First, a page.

Naturally, as I walked around the area, I thought of them and how it would have been there in the austere years of the late nineteen forties when rationing was still in place. I thought of them in the now disused St Helen's church and by the "King's Head" pub and by the rivers that dictate the character of  Barmby and its sister settlements. And I thought of Dad teaching the children of agricultural workers in the little school and of Mum making friends with local women. Many of the villagers would hardly ever leave the place even though a branch railway track ran across this landscape right up to the late nineteen fifties. It seems so long ago.

In 1952 they left Barmby for the village of Leven - a bigger school and a better salary and the following year they had a third son - the person who has created this nostalgic post.
Barmby School and the schoolhouse
Stone carving over the church porch - St Helen's
Church, Barmby on the Marsh (now disused)
Drax Power Station from Barmby Barrage
On Barmby Marsh - once a watery and forbidding
landscape - now rich farming land.

11 comments:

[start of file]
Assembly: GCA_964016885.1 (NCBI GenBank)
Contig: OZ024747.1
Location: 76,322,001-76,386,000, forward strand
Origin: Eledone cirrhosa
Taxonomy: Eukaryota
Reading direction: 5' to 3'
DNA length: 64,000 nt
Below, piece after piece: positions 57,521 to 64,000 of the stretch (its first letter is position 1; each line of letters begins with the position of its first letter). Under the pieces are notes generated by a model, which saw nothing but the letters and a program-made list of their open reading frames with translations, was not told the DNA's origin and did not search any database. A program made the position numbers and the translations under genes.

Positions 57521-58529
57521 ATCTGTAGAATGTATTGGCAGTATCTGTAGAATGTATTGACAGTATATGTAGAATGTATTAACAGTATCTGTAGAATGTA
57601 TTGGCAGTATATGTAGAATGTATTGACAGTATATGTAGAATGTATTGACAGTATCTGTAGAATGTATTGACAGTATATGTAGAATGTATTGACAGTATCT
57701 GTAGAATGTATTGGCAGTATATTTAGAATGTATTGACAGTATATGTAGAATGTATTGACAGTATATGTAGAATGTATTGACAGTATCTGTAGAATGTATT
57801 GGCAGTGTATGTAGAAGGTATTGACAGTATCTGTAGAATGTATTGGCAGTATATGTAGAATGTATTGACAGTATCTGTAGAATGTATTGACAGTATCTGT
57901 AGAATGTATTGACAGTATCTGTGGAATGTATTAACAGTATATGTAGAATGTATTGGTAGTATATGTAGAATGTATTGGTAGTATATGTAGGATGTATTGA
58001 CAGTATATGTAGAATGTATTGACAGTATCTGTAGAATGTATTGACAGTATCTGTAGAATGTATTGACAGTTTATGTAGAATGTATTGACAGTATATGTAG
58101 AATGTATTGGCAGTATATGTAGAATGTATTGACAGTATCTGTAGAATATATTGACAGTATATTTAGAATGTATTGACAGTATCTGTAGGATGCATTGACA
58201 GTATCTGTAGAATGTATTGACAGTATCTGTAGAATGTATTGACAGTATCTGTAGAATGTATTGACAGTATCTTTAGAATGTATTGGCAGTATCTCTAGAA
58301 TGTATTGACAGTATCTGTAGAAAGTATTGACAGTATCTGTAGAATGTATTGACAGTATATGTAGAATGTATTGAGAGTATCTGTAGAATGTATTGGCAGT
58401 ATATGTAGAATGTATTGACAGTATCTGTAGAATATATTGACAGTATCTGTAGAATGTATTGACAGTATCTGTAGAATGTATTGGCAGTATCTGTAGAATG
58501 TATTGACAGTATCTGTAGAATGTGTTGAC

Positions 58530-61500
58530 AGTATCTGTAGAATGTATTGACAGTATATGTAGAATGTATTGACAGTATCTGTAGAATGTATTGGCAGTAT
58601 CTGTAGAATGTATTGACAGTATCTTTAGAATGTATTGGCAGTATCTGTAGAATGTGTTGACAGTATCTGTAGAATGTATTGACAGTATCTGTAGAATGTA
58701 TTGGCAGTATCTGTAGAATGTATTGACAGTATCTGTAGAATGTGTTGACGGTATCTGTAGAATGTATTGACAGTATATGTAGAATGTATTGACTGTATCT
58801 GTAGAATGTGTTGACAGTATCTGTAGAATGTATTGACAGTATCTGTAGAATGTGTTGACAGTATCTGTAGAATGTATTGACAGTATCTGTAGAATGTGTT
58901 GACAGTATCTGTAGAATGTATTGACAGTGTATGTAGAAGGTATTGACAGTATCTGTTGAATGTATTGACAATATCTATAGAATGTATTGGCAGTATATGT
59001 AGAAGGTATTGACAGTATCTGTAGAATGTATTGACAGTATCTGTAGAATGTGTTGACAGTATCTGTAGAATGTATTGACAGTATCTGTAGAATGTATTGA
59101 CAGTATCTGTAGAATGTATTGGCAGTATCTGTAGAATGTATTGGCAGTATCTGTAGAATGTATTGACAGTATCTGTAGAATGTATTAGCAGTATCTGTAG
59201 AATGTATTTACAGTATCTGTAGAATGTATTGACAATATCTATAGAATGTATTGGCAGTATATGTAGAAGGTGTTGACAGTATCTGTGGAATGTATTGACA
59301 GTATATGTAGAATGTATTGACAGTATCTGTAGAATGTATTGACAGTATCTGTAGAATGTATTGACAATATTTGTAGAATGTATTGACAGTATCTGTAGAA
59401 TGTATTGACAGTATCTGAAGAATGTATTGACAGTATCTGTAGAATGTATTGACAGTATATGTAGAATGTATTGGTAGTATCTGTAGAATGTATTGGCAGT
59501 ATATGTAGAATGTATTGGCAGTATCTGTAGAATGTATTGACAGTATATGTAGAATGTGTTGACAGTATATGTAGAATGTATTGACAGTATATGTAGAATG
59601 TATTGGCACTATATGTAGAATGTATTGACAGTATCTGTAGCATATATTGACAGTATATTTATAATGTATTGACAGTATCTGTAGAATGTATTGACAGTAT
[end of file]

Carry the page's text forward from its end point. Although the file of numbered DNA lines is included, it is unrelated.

1. I love the shot of Drax cooling towers.

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    1. Thank you Adrian. I know that you have discerning tastes when it comes to photography so again I am honoured to receive a morsel of approbation from you.

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  2. Why didn't you call in for a cup of tea on your way back from Hull?

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    1. I was going to knock Molly but when I saw the postman's bicycle propped against your wall, I realised it was best to beat a hasty retreat. Was it another special delivery?

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    2. Don't worry, I will not tell Roberto. Do you still use a cheque book?

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  3. Good to know the village school is still used as such. Your parents did not stay very long in one place, at least not while they were young - can't have been easy for your mother to move house with a baby, and then two babies and a third on the way f, and starting afresh at a different school for your father.
    I enjoyed reading this nostalgic post, and the new pictures made it all the more interesting.

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    1. Yes Arian - the visit to Barmby also made me think about those things. I wish I could have stayed longer. Perhaps I would have met somebody that attended the village school in the late 1940's - someone who remembered my mother and father.

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  4. Interesting family history. They struggle from the start to make a good life and had to be alert to stay there.

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    1. Red - Oddly, I think that World War II lifted their expectations of how life might be lived.

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  5. I can imagine some of your thoughts. A virtual hug; that's all.